Bettie Page: Interpreting an icon

I hesitated to write about Bettie Page’s death because, frankly, I don’t know much about her. I saw The Notorious Bettie Page, and I know she is recognized as an icon by everyone from Reason magazine (which called her “one of America’s most enduring brands”) to Bust (which refers to her as its matron saint). Like anyone who has achieved icon status, her image is bigger than her biography, and how people (feminists in particular) interpret Bettie Page often is more about their personal view of the world than about Page herself.
So I was deeply curious to read other feminist bloggers’ reactions to the news of her death. And unsurprisingly, the reactions reflected the spectrum of feminist views on sex and sexwork.
Feminist sex blogger Carlin Ross, on the blog she shares with Betty Dodson, wrote:

She was just a pin up model but she broke barriers. Not many women had the nerve to be a fetish model in her era. Dita Von Teese never had to testify before Congress.
I remember finding one of my grandfather’s Playboy magazines and finding the image of Bettie wearing nothing but a santa hat pinning an ornament on a xmas tree. I sat there for hours looking at her. It was her joy and sexual confidence. She looked so different than the other women in the magazine. She was happy. She was sexually expressive. And she was powerful.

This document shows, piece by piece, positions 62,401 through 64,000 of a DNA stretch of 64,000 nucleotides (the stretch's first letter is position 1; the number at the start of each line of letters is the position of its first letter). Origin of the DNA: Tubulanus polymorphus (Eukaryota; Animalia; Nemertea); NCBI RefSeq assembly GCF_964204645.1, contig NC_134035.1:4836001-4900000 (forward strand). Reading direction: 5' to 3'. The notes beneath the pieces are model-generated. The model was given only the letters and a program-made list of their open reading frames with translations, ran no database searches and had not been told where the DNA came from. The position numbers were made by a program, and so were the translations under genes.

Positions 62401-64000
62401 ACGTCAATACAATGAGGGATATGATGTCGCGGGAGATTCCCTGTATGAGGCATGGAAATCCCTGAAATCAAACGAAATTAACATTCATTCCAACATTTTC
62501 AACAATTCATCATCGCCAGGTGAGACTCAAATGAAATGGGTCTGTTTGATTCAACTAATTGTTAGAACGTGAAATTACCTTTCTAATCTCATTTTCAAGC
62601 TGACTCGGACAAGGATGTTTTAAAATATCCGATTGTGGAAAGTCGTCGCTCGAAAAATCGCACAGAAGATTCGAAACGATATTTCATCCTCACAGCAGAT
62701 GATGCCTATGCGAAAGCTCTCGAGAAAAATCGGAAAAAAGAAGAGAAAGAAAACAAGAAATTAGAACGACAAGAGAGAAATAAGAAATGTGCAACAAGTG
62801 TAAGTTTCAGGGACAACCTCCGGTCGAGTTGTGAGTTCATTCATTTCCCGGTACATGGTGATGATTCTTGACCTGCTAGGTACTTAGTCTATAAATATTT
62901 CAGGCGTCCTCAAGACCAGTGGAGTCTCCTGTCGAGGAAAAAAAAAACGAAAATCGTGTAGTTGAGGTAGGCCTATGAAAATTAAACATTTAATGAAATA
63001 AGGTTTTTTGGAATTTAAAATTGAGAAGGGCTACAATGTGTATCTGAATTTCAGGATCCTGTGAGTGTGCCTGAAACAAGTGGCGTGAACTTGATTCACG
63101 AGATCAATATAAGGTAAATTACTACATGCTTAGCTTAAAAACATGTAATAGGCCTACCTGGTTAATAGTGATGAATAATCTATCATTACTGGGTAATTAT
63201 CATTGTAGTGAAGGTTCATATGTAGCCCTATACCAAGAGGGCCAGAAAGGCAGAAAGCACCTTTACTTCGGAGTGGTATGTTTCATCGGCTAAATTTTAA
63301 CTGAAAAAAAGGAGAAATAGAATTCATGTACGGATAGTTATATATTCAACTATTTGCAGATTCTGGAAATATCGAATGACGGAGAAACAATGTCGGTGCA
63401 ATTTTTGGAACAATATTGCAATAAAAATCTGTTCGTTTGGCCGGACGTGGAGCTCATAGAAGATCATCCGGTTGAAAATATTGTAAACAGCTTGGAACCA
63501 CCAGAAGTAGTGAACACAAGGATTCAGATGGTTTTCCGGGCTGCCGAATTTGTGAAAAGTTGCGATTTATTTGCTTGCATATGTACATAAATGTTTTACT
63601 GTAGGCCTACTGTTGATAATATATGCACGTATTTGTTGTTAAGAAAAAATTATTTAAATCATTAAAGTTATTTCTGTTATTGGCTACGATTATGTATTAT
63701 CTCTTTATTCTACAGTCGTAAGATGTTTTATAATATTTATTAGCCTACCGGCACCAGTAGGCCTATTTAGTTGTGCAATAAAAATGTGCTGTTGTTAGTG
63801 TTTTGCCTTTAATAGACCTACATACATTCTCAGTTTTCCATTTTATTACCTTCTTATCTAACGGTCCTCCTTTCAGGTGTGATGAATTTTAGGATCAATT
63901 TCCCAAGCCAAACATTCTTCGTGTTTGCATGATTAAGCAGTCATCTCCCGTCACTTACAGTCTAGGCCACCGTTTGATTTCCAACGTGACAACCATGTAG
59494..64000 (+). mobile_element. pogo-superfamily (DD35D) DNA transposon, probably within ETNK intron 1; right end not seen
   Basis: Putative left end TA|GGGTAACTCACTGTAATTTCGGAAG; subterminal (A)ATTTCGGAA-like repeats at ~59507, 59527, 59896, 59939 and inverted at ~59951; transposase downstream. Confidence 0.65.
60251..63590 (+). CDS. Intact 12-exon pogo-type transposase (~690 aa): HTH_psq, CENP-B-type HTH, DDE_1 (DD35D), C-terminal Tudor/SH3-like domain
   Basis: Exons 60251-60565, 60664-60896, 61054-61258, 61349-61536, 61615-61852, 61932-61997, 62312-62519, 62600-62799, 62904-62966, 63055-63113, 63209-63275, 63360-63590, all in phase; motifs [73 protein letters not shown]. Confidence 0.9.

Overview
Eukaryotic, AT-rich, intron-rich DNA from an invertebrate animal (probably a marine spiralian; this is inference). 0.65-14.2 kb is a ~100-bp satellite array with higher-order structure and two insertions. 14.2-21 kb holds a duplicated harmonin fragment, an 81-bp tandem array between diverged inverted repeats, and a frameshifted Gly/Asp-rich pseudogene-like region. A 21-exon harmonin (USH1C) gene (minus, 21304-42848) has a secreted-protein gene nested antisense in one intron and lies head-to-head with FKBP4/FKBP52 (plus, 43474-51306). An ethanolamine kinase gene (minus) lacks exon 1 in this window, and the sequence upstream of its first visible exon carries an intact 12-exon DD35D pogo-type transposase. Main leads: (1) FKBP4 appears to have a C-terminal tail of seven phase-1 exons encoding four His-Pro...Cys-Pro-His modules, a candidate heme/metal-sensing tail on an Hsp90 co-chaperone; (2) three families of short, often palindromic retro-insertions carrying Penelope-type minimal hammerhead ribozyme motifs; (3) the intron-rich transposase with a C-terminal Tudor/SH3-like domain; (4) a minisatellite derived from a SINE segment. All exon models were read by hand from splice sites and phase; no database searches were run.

Kate Harding at Broadsheet wrote:

Page said she got into pinup posing because “I could make more money in a few hours modeling than I could earn in a week as a secretary.” In light of her status as a darling of third-wave feminists — between the sexual liberation and the cute bangs, what’s not to love? — it’s worth remembering that her fame came, at least in part, from a lack of options.

And Suzie at Echidne of the Snakes wrote:

In interviews, she said she wasn’t personally into bondage, but she enjoyed the photo shoots. She said she never thought of her poses as sexual. … When commenting about her, a lot of men confuse women’s sexuality with what women do to please men, to make a living or to get ahead. People talk about how she celebrated her sexuality, blah-de-blah, without noting that photographers paid her to pose in various ways. I wonder how people look at her photos and see only what they want to see.

Is it possible to be both an icon of sexual liberation and an icon of sexwork-as-a-last-resort? The answer, of course, depends on which feminist you ask. Of everything I read about Bettie Page, I think Amanda’s post comes closest to my own feelings on Page as an icon. Your thoughts?

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